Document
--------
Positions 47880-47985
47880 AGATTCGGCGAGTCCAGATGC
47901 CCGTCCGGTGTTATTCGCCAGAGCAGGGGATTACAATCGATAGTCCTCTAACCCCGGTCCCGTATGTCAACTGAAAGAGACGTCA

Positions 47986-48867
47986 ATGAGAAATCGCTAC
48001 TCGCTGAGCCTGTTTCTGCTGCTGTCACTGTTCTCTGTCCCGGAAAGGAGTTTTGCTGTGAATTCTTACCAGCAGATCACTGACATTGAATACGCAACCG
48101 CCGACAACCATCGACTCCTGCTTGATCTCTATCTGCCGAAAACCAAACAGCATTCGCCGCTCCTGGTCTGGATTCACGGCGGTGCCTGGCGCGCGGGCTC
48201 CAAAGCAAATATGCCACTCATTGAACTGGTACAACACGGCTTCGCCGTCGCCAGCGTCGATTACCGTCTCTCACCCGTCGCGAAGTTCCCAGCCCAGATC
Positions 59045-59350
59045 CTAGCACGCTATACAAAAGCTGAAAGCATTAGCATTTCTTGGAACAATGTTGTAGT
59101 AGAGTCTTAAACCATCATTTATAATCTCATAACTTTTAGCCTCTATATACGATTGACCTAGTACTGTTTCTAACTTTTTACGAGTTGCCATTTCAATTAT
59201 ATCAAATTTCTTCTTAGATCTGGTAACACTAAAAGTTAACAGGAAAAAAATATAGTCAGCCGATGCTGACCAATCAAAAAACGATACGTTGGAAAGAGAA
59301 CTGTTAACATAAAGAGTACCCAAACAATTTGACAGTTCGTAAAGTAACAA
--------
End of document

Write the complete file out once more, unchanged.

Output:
Positions 47880-47985
47880 AGATTCGGCGAGTCCAGATGC
47901 CCGTCCGGTGTTATTCGCCAGAGCAGGGGATTACAATCGATAGTCCTCTAACCCCGGTCCCGTATGTCAACTGAAAGAGACGTCA

Positions 47986-48867
47986 ATGAGAAATCGCTAC
48001 TCGCTGAGCCTGTTTCTGCTGCTGTCACTGTTCTCTGTCCCGGAAAGGAGTTTTGCTGTGAATTCTTACCAGCAGATCACTGACATTGAATACGCAACCG
48101 CCGACAACCATCGACTCCTGCTTGATCTCTATCTGCCGAAAACCAAACAGCATTCGCCGCTCCTGGTCTGGATTCACGGCGGTGCCTGGCGCGCGGGCTC
48201 CAAAGCAAATATGCCACTCATTGAACTGGTACAACACGGCTTCGCCGTCGCCAGCGTCGATTACCGTCTCTCACCCGTCGCGAAGTTCCCAGCCCAGATC
Positions 59045-59350
59045 CTAGCACGCTATACAAAAGCTGAAAGCATTAGCATTTCTTGGAACAATGTTGTAGT
59101 AGAGTCTTAAACCATCATTTATAATCTCATAACTTTTAGCCTCTATATACGATTGACCTAGTACTGTTTCTAACTTTTTACGAGTTGCCATTTCAATTAT
59201 ATCAAATTTCTTCTTAGATCTGGTAACACTAAAAGTTAACAGGAAAAAAATATAGTCAGCCGATGCTGACCAATCAAAAAACGATACGTTGGAAAGAGAA
59301 CTGTTAACATAAAGAGTACCCAAACAATTTGACAGTTCGTAAAGTAACAA